BA’s Best: Tarte Tatin

BA’s Best: Tarte Tatin
Tarte Tatin

Consider this recipe a jumping off point for all sorts of delightful tarte tatin spin-offs. Make the original recipe listed below and then start fooling around with slight tweaks and variations. Forgo the vanilla beans and substitute a bit of apple brandy instead of the vanilla extract. Up the salt quantity and go for more of a salted caramel flavour. Brown the butter (then cool it) before stirring into the caramel. The possibilities are endless as is the amazement that this tart will garner you, regardless of how and if you tweak it.

Now for a brief note on the use of puff pastry. While puff pastry is dead easy to use, it does require one tiny bit of effort and forethought: THAWING (this is especially true if you’ve bought a block instead of a sheet). Please don’t even consider, don’t even contemplate, don’t even pontificate the idea of speeding up your puff pastry thawing in any way. Honestly, if you even look sideways at the defrost setting on your microwave, I will hunt you down. You have been warned. Baking is always so much more fun when it comes with a stern talking-to first, isn’t it?

Tarte Tatin

BA’s Best: Tarte Tatin

Taken directly from BA’s Best arsenal, with the most minor of tweaks here and there

Makes 1 tart (serves 6-8)

**A note about the skillet used in this recipe: I recommend using something that is both oven-proof (a must) and that has a bit of non-stickability (not required, but highly recommended). This does not mean a non-stick pan strictly, a cast-iron could also work if it were well-seasoned and broken in. I opted for this specific skillet, which is my favourite pan for a lot of tasks.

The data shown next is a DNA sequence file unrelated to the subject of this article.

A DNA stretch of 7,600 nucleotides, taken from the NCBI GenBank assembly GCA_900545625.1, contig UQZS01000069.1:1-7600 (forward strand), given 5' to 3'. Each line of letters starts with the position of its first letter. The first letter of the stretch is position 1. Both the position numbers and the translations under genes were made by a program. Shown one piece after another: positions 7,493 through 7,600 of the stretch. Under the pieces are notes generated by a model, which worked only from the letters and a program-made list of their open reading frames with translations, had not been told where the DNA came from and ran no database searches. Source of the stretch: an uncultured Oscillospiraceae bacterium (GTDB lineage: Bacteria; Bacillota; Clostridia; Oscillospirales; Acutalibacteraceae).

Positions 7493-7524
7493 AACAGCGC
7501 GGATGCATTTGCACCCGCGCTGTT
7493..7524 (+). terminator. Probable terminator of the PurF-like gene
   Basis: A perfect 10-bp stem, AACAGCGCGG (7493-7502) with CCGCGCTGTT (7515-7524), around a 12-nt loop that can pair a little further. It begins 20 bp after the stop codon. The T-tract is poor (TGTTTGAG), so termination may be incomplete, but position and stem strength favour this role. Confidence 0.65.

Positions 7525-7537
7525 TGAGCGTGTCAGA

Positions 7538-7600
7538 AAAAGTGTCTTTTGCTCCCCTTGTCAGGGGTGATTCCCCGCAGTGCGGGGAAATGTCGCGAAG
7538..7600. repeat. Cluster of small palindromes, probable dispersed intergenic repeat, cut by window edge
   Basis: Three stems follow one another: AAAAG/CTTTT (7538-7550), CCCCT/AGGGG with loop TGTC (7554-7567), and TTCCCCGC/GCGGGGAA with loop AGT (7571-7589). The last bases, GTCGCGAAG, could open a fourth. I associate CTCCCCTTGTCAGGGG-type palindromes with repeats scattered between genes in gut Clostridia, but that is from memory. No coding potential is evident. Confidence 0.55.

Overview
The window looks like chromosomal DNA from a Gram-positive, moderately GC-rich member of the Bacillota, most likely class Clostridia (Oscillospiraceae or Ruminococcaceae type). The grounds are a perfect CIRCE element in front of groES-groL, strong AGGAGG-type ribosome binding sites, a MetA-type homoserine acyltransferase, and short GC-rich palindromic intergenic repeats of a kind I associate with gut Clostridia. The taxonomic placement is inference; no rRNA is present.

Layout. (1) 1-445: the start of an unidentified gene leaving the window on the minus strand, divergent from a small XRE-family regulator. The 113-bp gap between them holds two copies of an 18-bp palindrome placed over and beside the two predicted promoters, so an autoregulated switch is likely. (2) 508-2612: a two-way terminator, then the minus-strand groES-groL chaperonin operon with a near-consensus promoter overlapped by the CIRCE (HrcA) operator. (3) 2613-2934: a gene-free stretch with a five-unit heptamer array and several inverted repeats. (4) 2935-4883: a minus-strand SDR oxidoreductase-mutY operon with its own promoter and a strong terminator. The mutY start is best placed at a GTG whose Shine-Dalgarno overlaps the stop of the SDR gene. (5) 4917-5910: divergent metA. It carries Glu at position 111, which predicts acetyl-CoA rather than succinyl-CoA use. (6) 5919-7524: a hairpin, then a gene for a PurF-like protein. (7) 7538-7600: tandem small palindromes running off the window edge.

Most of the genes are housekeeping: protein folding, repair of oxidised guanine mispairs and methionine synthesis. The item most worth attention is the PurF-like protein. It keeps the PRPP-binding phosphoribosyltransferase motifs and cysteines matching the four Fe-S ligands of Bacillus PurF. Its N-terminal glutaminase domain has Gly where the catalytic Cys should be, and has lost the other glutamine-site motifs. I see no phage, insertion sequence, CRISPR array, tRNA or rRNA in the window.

6 crisp baking apples, roughly 2 lb. (e.g. Pink Lady, Honeycrisp, Braeburn, Northern Spy, Gala…the list goes on and on based on your region)
½ cup white sugar, divided
½ vanilla bean (or 1 tsp vanilla extract if you must)
2 tbsp unsalted butter
1 tbsp apple cider vinegar
Pinch of kosher salt (more if you want a salted caramel)
1 sheet frozen puff pastry (preferably all-butter; usually comes in a 14-oz package, weight is not important though – you just need enough to roll a 10-inch circle from), thawed
All-purpose flour, for dusting
Icing sugar, for dusting


Preheat your oven to 400 degrees F (unless your oven runs cold, in which case go up an extra 25 degrees – but I find most ovens run hot). Peel the apples and cut each one into 3 “lobes”, removing as much core as possible. I accomplished this by cutting each apple into one piece that was not quite half the apple, then cutting the remaining apple off the core into two equal pieces. So really, each apple winds up being cut into 1 bigger piece and 2 slightly smaller, equal-sized pieces. You should be left with a fairly tightly trimmed core, which can be discarded. Set the apples aside (don’t worry about the browning that will inevitably happen).